After the stunning “no” vote in the UK Parliament, President Obama’s “coalition” partners have pretty much dwindled to … France.
The British parliament voted late Thursday against military action in Syria, whittling down the core of the planned coalition to the United States and France. Italy and Germany have said they won’t take part in any military action.
The British ‘no’ vote raised questions about France’s participation — and ratcheted up pressure on U.S. President Barack Obama, who is also facing domestic skepticism about military intervention in Syria.
Amid the resistance, the U.S. administration shared intelligence with lawmakers Thursday aimed at convincing them the Syrian government used chemical weapons against its people and must be punished.
Obama appeared undeterred by the difficulties forming an international coalition, and advisers said he would be willing to retaliate against Syria on his own.
“The president of the United States is elected with the duty to protect the national security interests in the United States of America,” said White House spokesman Josh Earnest.
Of course, the administration has yet to define how hitting Syria “to deter and degrade” does anything to “protect the national security interests of the United States”. In fact, even the most ardent of Obama’s supporters and supporters of the strike are finding it difficult to do that. While the White House spokesman is completely right about the duty of the president, a strike on Syria has no justification under that “duty to protect the national security interests” of the country. Until it can, it has no justification, legal or otherwise, for striking Syria.
As the cite mentions, not only is Britain out, but Germany and Italy have made it clear that they’ll not be participating in any strike on Syria. So America’s oldest ally as well as our predominant NATO allies have opted out.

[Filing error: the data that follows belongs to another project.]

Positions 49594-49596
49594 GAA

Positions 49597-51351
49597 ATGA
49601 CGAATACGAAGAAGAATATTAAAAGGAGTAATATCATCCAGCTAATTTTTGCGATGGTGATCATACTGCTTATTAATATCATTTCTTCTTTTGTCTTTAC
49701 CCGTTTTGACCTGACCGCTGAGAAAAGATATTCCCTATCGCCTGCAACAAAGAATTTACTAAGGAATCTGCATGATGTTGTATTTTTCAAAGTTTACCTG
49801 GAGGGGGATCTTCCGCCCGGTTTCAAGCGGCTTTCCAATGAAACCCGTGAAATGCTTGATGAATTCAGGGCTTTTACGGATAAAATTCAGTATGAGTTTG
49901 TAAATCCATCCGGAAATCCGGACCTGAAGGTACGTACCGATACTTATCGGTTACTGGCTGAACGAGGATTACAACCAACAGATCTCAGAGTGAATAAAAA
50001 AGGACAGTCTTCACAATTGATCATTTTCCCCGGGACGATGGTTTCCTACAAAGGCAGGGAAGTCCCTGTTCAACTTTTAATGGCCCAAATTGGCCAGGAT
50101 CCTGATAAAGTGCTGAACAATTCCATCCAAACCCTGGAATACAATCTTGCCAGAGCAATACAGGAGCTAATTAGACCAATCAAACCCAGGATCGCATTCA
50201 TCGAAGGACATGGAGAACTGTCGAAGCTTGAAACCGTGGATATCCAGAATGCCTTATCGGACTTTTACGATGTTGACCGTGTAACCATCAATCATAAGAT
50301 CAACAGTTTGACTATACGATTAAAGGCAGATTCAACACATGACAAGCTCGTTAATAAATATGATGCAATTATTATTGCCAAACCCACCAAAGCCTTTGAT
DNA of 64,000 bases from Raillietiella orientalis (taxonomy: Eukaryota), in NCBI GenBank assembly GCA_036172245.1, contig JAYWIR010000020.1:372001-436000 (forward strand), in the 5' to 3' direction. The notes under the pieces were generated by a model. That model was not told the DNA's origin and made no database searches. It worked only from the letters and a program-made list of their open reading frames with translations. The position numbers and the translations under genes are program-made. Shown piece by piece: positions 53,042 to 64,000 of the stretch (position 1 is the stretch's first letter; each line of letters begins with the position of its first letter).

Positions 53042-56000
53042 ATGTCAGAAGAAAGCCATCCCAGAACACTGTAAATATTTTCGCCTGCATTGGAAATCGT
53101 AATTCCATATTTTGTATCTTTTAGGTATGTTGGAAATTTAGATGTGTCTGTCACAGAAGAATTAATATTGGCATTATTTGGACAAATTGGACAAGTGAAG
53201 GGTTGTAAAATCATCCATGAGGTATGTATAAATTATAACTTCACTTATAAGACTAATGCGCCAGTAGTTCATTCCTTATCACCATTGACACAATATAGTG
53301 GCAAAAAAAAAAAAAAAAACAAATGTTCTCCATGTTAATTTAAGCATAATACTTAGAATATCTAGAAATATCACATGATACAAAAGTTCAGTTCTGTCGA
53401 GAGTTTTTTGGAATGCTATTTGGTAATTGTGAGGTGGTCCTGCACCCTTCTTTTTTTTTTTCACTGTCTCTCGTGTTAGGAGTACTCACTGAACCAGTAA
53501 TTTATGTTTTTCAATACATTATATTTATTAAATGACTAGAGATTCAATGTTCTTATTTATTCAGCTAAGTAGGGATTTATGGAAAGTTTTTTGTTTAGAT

France sent a clear signal on Friday that it was preparing strikes against the regime of Bashar al-Assad, with President François Hollande saying the Syrian government’s alleged use of chemical weapons against its own people cannot go unpunished.
“There are few countries with the capacities to inflict sanctions with the appropriate means,” Mr. Hollande said. “France is among those. It is ready.”
The French President said he would speak about the situation in Syria with U.S. President Barack Obama later Friday.
Hollande doesn’t have to get the French Parliament’s okay to commit France’s armed forces, but by law, he must inform Parliament within 3 days of any such commitment. France has scheduled an emergency meeting for Sept. 4. I assume you can do the simple math necessary to make an educated guess when France might strike. There’s also this to factor in:
Mr. Hollande ruled out conducting strikes against Syria before United Nations inspectors, who were dispatched to Damascus last week, had left the country. The inspectors, who are investigating whether chemical weapons were used, are expected to leave Syria on Saturday.
How would France strike? Probably by air with standoff weapons:
French military analysts say France’s most likely role would be from the air, including use of Scalp cruise missiles that have a range of about 500 kilometers (300 miles), fired from Mirage and Rafale fighter jets. French fighters could likely fly directly from mainland France — much as they did at the start of a military campaign against Islamic radicals in Mali earlier this year — with support from refueling aircraft. France also has six Rafale jets at Al Dhafra air base, near Abu Dhabi in the United Arab Emirates on the Persian Gulf, and 7 Mirage-2000 jets at an air base in Djibouti, on the Red Sea.
And the goal?
Hollande reiterated that any action is aimed at punishing the regime of Bashar Assad, not toppling him.
“I won’t talk of war but of a sanction for a monstrous violation of the human person. It will have a dissuasive value,” he said.
Apparently the 100,000 already dead didn’t suffer enough of a “monstrous violation of the human person” to attract France or the US’s attention. But note one thing – “punishment” does not equal “national security interests”. And punishment is what this is all about. Punishment for ignoring the warnings of the West about chemical weapons use.
Meanwhile the Obama administration continues to try to build support even while ignoring the Congress and the people:
As President Obama prepares to make his case for a possible military strike against Syria’s government, he faces a formidable obstacle — the public.
A new IBD/TIPP Poll of 904 adults, conducted Aug. 24-28, shows Americans have misgivings about military action vs. Bashar Assad’s regime.
Just 13% of those surveyed said they would “strongly” support U.S. military action in Syria. Another 25% said they would “somewhat” support it, for total support of nearly 39%.
In contrast, 52% said they opposed such a move either somewhat or strongly.
Not that it will matter. This is about ego. This is about demagoguery and putting one’s self in a box. What it isn’t about the national security interests of the United States.